Joan Murrell Owens, SmithsonianAnother influential and important scientist, Joan Murrell Owens, was a pioneer in the world of deep-sea corals. With a fisherman for a father, Joan became fascinated with the ocean from an early age. While she intended to pursue a career in marine biology, there were no marine biology courses available when she attended Fisk College.  Instead, she pursued an education in fine art and later a graduate degree in counseling. She taught at a psychiatric hospital, and later taught undergraduate students and educationally disadvantaged high school students. It wasn’t until 1970, when she was 37 years old, that she began pursuing her childhood dream. She returned to university to study zoology and geology and became the first Black woman to receive a doctorate in geology. Owens’ research focused on coral life, more specifically that of button corals, which were mysterious, solitary, deep-sea corals. Her work shed light on their evolutionary relationships and she described a new genus of button coral - Rhombopsammia - as well as three new coral species. Despite her immense academic achievements, Owens found her greatest joy in teaching. While conducting her research, she spent the academic year and summer months teaching students at Howard University. She was the only woman in the geology department and became a symbol of breaking barriers and enabling others to follow in her footsteps.

Evan B. Forde, NOAAIn more recent history, Evan B. Forde, an internationally recognized oceanographer, opened the door for Black scientists to participate in submersible research dives. Beginning his career with NOAA’s Atlantic Oceanographic and Meteorological Laboratory in 1973, Forde made history in 1979 when he became the first Black scientist to participate in research dives aboard a deep-sea submersible. Since this inaugural dive, Forde has traversed several submarine canyons, and has conducted research across numerous meteorological and oceanographic disciplines.  His research has varied from the evolution of geological formations to ocean chemistry and the utilization of satellites to track hurricane formation and intensity.  He was awarded NOAA’s Research Employee of the Year, the NOAA Administrator’s award of a United States Congressional Commendation and was most recently named Federal Employee of the Year for Service to the Community in South Florida.  Forde has dedicated thousands of hours towards developing and enhancing public school programs and curriculums, especially within science education.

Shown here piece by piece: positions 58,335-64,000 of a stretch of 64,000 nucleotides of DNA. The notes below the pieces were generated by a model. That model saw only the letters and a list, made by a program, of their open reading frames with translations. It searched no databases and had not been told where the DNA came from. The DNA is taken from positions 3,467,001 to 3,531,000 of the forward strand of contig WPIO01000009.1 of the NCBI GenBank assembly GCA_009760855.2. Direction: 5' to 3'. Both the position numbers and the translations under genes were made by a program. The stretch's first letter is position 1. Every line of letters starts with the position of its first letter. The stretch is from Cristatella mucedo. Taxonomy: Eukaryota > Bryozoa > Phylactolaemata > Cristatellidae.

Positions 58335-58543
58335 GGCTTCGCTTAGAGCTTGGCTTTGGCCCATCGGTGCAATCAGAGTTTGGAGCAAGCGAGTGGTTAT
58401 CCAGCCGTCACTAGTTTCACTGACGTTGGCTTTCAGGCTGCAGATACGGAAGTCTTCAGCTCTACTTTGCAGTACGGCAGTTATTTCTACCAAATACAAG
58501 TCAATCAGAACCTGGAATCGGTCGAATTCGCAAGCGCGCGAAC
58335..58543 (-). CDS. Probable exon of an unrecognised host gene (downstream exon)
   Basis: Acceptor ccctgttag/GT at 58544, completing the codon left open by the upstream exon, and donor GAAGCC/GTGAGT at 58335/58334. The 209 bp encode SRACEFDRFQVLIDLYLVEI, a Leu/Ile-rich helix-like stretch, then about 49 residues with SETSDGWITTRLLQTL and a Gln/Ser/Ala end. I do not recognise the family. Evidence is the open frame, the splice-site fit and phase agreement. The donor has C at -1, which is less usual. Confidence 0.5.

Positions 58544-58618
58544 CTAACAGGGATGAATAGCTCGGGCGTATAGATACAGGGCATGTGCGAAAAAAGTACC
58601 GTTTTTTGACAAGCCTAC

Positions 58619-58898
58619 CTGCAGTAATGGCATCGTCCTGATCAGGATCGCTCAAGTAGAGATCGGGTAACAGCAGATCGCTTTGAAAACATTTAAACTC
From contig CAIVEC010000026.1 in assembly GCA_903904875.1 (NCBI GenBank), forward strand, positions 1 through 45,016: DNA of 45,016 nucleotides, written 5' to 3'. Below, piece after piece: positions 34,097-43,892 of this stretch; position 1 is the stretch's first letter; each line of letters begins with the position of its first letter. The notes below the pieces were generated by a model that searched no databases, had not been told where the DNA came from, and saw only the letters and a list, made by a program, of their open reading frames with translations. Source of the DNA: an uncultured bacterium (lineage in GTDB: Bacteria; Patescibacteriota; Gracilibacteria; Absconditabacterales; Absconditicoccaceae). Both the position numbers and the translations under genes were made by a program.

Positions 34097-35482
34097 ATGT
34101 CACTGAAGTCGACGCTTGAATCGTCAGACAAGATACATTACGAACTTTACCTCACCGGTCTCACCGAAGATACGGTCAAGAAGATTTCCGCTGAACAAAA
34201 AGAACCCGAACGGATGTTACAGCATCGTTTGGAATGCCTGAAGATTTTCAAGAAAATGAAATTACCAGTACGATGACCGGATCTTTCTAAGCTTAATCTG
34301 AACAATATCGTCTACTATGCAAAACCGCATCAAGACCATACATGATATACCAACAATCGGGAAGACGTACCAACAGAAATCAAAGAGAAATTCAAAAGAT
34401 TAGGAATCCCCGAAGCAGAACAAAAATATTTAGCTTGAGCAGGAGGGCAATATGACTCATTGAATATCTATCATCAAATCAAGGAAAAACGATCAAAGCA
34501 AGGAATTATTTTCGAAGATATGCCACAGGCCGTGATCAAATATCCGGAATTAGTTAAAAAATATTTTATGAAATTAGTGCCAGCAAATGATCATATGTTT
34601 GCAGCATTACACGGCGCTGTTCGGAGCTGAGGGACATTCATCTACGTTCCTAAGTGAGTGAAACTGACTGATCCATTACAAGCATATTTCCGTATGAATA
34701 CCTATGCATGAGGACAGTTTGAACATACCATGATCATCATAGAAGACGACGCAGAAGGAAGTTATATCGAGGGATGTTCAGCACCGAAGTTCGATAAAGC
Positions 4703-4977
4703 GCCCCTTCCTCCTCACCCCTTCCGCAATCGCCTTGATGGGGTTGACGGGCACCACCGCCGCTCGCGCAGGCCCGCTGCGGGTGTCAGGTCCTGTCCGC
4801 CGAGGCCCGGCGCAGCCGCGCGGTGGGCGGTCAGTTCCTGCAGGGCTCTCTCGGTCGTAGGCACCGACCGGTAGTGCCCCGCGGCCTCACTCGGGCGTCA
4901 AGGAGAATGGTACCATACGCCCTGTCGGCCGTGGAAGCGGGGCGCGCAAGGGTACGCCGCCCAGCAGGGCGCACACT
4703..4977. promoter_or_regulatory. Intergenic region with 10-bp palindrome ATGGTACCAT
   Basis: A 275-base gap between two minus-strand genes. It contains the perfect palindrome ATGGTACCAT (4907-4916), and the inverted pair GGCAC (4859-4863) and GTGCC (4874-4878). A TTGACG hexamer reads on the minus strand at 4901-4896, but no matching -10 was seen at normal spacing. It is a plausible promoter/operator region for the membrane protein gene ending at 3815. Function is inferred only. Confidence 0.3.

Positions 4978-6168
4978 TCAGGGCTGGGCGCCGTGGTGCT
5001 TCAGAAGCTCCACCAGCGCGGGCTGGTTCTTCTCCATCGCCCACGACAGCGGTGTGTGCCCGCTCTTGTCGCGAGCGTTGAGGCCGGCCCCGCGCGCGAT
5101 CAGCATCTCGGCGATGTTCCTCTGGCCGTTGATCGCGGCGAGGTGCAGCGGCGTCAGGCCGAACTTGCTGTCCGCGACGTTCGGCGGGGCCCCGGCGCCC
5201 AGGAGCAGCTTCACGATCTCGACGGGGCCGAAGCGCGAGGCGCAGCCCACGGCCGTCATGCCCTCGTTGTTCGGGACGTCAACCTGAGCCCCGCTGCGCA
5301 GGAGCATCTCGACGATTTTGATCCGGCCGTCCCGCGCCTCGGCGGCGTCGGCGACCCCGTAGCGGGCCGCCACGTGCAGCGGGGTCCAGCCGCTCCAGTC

Ashanti Johnson, WikipediaFinally, our fifth leader in marine science is Ashanti Johnson. Johnson is one of the first Black female chemical oceanographers and became the first Black student to graduate with a Ph.D. in Oceanography from Texas A&M University. Her research in environmental aquatic radiogeochemistry is internationally recognized, using biogeochemical indicators to interpret previous events that have impacted the marine, estuarine, and freshwater environments in the Arctic, as well as the southeastern coastal regions of the United States. Johnson is also widely regarded as an expert on STEM professional development, diversity and women in STEM topics. As described on her Community Member profile on Carleton College's SERC (Science Education Resource Center) website, "Her professional development and diversity-focused initiatives are designed to facilitate research and professional development experiences for students representing diverse socioeconomic, cultural, gender, racial and academic backgrounds." She received the US Presidential Award for Excellence in Science Mathematics and Engineering Mentoring by President Obama at the White House and the American Geophysical Union Excellence in Geophysical Education and Ambassador Awards. Additionally, Black Enterprise Magazine has named her as one of “10 Black Women Changing the World via Science and Technology” and she was featured in Essence Magazine’s Black History Month issue as “15 Women who are Paving the Way and Paying it Forward.”

From the late 1800s to present-day, these five Black scientists are truly trailblazers in the marine sciences. They continue to pave the way for Black students to not only follow in their footsteps but to keep opening doors for generations to come.